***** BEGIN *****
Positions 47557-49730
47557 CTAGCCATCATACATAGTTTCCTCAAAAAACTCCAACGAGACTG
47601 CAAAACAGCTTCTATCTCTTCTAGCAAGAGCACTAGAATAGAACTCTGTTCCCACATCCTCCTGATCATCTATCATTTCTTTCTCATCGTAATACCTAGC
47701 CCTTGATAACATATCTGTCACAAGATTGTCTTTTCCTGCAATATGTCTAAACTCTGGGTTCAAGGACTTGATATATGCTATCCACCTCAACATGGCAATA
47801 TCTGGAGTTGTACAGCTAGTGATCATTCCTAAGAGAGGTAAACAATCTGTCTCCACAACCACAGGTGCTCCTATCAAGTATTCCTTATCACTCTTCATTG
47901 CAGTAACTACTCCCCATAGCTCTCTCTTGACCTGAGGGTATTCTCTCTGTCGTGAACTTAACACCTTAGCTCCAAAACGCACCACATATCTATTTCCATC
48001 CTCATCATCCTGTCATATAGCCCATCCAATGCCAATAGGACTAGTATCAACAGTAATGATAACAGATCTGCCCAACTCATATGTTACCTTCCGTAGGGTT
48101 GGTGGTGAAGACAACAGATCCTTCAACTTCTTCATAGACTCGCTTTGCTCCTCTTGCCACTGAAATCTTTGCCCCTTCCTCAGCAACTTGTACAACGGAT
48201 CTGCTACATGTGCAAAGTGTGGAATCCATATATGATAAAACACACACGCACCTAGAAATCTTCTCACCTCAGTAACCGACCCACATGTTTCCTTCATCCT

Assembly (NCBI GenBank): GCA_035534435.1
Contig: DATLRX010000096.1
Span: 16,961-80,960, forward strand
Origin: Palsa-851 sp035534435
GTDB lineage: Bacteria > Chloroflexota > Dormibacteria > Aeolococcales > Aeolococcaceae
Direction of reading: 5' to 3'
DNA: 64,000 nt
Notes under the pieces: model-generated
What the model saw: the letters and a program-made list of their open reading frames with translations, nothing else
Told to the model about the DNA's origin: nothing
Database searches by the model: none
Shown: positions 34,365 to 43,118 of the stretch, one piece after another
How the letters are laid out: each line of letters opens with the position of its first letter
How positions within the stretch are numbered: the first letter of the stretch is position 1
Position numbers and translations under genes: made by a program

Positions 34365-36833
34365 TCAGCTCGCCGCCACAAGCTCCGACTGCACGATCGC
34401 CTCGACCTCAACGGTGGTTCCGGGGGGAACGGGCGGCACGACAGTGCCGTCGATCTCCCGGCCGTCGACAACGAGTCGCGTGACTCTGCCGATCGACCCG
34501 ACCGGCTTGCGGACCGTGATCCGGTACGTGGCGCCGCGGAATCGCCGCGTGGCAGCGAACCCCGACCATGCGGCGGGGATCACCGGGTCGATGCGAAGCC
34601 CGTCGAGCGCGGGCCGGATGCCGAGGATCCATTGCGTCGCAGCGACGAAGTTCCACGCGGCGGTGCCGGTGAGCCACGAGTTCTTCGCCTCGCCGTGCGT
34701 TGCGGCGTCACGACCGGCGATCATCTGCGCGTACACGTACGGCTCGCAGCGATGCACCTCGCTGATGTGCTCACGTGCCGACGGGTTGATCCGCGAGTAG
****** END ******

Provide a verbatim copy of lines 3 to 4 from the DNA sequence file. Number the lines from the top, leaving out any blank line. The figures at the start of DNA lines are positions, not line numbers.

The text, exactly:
47601 CAAAACAGCTTCTATCTCTTCTAGCAAGAGCACTAGAATAGAACTCTGTTCCCACATCCTCCTGATCATCTATCATTTCTTTCTCATCGTAATACCTAGC
47701 CCTTGATAACATATCTGTCACAAGATTGTCTTTTCCTGCAATATGTCTAAACTCTGGGTTCAAGGACTTGATATATGCTATCCACCTCAACATGGCAATA